Idiopathic pulmonary fibrosis (IPF) frequently is diagnosed late, following other respiratory diagnoses and hospitalizations, according to study findings published in BMC Pulmonary Medicine.
Investigators sought to develop a timeline reflecting the diagnosis and treatment of IPF in the US. They therefore conducted a retrospective cohort analysis, using data from the Center for Medicare Services Fee for Service database. Participants were adult patients aged 50 years and older who had their first coded clinical diagnosis of IPF from January 1, 2014, to December 31, 2019.
The variables of interest at the initial IPF diagnosis included age, sex, race/ethnicity, region of residence, and history of smoking. Respiratory-related diagnoses and hospitalizations were evaluated at baseline and after IPF diagnosis.
The analysis included 44,891 patients; they had a mean (SD) age of 78.8 (5.4) years, 51% were female, and 93% were White. The percentage of patients diagnosed with IPF was relatively stable from 2014 to 2019, with about 15% to 20% of participants diagnosed each year.
Of the cohort, 98% of patients with IPF had other initial respiratory diagnoses before their initial IPF diagnosis. Upper respiratory infections (47%), acute bronchitis (13%), other upper respiratory disease (10%), chronic obstructive pulmonary disease and bronchiectasis (7%), and pneumonia (6%) were the most common respiratory-related diagnoses.
The patients had an average length of time from initial respiratory diagnosis to clinical IPF diagnosis of 990 days or 2.7 years and an average time from initial respiratory-related hospitalization to IPF diagnosis of 786 days or 2.2 years. Most participants (56.6%) had a respiratory-related hospitalization before being diagnosed with IPF, and many had additional hospitalizations after their IPF diagnosis (71.6%).
Antifibrotic therapy was used by 10.3% of patients with IPF during their disease course. The age group with the highest use of antifibrotic agents was those aged 65 to 74 years (15.1%). The patients with IPF were treated an average of 220 days or 7.3 months overall, and 24.6% did not refill their antifibrotics after their first prescription.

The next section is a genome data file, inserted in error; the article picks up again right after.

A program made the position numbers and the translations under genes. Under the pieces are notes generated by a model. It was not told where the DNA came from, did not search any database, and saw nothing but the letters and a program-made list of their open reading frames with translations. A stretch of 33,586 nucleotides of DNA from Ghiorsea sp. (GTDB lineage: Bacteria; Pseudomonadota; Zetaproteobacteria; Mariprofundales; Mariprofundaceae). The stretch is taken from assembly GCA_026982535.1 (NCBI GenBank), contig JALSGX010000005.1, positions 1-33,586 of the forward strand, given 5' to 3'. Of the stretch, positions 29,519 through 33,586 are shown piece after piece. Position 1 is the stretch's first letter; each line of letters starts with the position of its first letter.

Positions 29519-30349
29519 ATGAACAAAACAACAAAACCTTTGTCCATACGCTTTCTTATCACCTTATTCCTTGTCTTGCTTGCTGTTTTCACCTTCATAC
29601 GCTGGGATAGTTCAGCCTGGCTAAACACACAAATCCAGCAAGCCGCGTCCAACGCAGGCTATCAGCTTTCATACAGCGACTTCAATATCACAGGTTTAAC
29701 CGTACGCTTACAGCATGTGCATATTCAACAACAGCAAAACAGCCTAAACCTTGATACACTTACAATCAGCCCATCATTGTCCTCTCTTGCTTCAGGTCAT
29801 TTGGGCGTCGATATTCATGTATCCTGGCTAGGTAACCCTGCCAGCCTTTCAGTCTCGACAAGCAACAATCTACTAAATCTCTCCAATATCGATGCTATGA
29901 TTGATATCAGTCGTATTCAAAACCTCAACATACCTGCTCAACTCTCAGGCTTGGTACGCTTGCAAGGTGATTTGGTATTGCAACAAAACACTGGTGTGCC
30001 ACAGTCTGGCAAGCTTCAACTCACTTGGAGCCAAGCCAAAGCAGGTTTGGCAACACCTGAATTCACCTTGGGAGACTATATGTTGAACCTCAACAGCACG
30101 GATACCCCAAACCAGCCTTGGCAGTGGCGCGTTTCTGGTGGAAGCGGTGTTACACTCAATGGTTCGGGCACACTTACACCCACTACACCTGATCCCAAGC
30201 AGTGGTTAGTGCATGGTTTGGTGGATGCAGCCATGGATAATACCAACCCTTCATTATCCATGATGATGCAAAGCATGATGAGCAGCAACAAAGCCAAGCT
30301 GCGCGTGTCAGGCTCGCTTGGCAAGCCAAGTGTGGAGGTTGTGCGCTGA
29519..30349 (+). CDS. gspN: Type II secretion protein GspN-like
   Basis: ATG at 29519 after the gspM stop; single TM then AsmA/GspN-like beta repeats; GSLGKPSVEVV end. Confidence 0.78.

Oxygen therapy was used by 56% of the cohort at some point during their disease course, and 37% received oxygen before their IPF diagnosis. The average survival after oxygen initiation was 3.03 (median, 2.47) years.
Survival decreased each year after respiratory hospitalizations, with about a 50% survival rate 2 years after an initial respiratory-related hospitalization. The median survival time was 2.80 years after the coded IPF diagnosis.
Lung transplantations occurred in 0.28% of patients after their IPF diagnosis.
Limitations include use of a claims-based cohort dataset, along with researchers’ inability to review clinical notes and records to determine whether IPF was considered earlier than when the code appeared in the system.
“Our retrospective cohort demonstrates that IPF is often diagnosed late, usually
preceded by other respiratory diagnoses and hospitalizations. Use of available therapies is low and outcomes remain poor,” the study authors concluded. “We hope to reduce the delay to IPF diagnosis and treatment initiation by increasing the awareness of care of IPF patients and by enhancing education for providers on the appropriate diagnostic approach.”
This article originally appeared on Pulmonology Advisor
Herberts MB, Teague TT, Thao V, et al. Idiopathic pulmonary fibrosis in the United States: time to diagnosis and treatment. BMC Pulm Med. 2023;23(1):281. doi:10.1186/s12890-023-02565-7